Recognizing the dignity and worth of all people is a significant part of The Twelve Gifts message and of this event. Each participate in this active, inspirational, and somewhat playful retreat will take home a personalized “tool kit,” used for daily inspiration and empowerment.

Fee: $135, commuter includes meals; with lodging, single, $250; double, $150 per person.
Pre-registration is required.

Franciscan Renewal Center 5802 East Lincoln Drive
Scottsdale, Arizona 85253

480.948.7460 phone
800.356.3247 toll free
All are welcome.
To register, visit thecasa.org or call 480.948.7460

Every CASA spiritual retreat includes options for single or double occupancy rooms with private bath; pool, spa, putting green; on-site dining; numerous outdoor amenities, including a desert walk and healing garden, and a variety of places to pause and reflect in a peaceful environment.


“If we could see the miracle of a single flower clearly our whole life would change.”~ Buddha

Imagine if we suddenly saw into the miracle of human beings as Thomas Merton did on a street corner in Louisville, Kentucky on March 18, 1958. We would be so awe-struck that we might laugh, cry out, fall down, or become numb. Surely, we would change the way we lived the rest of our days.

Our life would change if we saw clearly the miracle of a tree, a blade of grass, a bird, of light, of the air we breathe, of water.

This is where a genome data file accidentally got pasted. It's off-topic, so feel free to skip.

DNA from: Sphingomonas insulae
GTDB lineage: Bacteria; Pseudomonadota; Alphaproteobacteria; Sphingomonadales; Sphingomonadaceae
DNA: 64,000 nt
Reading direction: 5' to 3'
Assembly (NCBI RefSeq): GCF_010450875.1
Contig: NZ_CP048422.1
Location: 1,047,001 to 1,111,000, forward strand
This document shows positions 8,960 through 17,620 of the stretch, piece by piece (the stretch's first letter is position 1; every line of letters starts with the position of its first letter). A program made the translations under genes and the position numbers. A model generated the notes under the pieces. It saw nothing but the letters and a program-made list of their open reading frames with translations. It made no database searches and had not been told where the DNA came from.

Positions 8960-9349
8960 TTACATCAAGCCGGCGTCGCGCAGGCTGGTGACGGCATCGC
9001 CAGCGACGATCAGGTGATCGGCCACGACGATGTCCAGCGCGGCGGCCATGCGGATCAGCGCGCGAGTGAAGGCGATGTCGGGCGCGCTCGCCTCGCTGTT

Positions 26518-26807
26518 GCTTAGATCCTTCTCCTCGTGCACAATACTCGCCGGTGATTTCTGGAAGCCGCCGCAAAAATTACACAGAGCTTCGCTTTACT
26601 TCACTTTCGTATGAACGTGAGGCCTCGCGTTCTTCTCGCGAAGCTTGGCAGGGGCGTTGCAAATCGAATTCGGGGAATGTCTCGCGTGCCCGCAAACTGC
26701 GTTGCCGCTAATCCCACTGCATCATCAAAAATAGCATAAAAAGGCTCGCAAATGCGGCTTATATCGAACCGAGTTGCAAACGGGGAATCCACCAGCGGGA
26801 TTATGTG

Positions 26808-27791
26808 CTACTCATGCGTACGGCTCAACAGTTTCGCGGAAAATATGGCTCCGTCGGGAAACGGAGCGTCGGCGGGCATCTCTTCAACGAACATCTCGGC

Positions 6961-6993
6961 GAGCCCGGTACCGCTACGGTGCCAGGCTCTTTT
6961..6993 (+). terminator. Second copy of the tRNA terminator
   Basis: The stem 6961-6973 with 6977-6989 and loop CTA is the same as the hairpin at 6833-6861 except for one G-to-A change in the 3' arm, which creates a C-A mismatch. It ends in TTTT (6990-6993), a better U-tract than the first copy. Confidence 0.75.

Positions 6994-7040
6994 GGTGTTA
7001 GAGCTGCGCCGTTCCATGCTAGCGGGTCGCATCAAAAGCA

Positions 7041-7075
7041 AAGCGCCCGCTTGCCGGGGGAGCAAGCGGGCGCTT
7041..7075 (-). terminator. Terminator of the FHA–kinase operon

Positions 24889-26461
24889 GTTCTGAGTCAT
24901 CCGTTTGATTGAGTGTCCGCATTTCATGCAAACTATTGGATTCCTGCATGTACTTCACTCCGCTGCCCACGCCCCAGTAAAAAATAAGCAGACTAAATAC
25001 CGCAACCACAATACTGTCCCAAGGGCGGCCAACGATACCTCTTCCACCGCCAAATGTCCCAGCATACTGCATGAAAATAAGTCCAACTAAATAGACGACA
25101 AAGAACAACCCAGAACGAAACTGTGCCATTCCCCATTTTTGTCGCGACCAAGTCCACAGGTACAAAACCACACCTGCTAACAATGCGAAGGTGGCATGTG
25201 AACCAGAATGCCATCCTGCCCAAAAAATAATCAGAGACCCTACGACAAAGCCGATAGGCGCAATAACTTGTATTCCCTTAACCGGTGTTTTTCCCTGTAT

Slowly, it is happening. Despite evidence to the contrary, we are waking up. We’re beginning to see less dimly. But why wait? Until we see clearly, let’s choose to live reverently and lovingly, as if we have seen.

With awe,


“To me, art is about arranging certain stuff, in a certain order, in a certain place, with a certain end in mind.” ~ Walter Hamady

Years ago, while walking along the beach on Sanibel Island, I came across this beach garden. While other families were making sand castles, one family had gathered beach debris and transformed it into their own unique expression of beach art.

We can all do that with the stuff of our lives – arrange it in a certain way to give it order and meaning and beauty – and make art. 

Let’s aim to look at things this way. How might I transform this? That? Make beauty? Make art? Make a difference? We are all meant to create.

With love and imagination,


“We can find common ground only by moving to higher ground.” ~ Jim Wallis

Recently, I’ve been posting the message “Let’s find COMMON GROUND. MIDDLE GROUND. HOLY GROUND. HIGHER GROUND” on various photos of feet: toddler feet, bare feet, booted feet. 

I had thought the natural progression from divisiveness to unity was from common ground, to middle ground, to a potent place where miracles can happen as we bring our minds and hearts to higher ground.

However, after coming upon this Jim Wallis quote and considering it, I realize that the very intention, the sincere aiming, to find common ground is done on higher ground. It starts there. 

Whether it’s a relationship renewal between two people or building unity among many…it begins when we have stepped up.

Once there, we move about seeking common ground and middle ground. It’s like a dance. We may at first step on each other’s toes. But if we stick it out, we’ll gain some grace and reach higher ground together. 

Higher ground is always near, nearer than we think. We can reach it anytime. We just have to choose to take the step up. That often takes putting ego aside. But it is so beautiful to dance, walk, talk, work, live – be – in peace and harmony with one another. It’s wise and healthy too. 

Higher ground. Let’s go there.

With love and hope,